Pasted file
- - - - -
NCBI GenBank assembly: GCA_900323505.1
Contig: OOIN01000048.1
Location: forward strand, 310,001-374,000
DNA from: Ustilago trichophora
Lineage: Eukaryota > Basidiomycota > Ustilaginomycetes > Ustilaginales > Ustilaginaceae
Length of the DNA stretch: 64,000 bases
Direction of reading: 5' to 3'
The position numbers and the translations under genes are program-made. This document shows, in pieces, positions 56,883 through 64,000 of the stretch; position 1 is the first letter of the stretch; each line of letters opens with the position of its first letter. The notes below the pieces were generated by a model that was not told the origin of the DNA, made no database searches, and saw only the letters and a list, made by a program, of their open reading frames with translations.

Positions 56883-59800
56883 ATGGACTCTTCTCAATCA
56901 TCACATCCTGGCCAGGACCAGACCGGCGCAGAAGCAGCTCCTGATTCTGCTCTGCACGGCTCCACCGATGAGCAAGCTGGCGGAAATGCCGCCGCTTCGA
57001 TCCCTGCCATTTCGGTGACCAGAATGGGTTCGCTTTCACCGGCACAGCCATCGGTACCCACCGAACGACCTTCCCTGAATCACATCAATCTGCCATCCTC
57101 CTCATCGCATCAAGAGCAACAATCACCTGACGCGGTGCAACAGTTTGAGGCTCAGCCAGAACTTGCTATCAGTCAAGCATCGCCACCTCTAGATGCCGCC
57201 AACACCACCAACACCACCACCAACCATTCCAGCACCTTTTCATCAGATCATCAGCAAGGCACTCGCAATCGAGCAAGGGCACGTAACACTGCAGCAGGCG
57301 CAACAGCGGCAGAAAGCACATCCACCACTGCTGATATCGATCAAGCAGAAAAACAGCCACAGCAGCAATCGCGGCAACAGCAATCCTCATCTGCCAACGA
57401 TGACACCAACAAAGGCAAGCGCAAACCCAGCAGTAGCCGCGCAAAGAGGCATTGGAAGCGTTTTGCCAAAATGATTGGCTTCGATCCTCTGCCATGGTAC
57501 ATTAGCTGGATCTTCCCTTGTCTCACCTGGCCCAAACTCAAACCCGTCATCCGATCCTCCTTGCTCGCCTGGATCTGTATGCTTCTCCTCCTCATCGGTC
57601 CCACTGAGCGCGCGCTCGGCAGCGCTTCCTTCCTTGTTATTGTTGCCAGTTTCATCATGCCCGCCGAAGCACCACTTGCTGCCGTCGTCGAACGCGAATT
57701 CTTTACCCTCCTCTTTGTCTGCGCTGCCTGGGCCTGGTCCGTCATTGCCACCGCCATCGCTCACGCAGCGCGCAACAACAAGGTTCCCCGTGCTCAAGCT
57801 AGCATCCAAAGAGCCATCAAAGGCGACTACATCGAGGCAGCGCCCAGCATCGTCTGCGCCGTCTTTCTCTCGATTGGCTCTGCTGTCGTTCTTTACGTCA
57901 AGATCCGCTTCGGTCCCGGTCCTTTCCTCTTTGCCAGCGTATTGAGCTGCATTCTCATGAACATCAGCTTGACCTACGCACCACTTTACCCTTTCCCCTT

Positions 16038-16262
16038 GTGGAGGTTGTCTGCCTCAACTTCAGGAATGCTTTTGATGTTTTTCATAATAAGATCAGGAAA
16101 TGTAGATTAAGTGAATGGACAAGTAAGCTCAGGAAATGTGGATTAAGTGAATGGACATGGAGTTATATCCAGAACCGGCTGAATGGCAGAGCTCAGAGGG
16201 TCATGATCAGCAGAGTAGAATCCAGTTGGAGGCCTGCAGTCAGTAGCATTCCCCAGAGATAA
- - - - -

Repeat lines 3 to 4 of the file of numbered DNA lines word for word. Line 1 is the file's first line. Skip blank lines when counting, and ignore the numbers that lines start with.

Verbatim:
Location: forward strand, 310,001-374,000
DNA from: Ustilago trichophora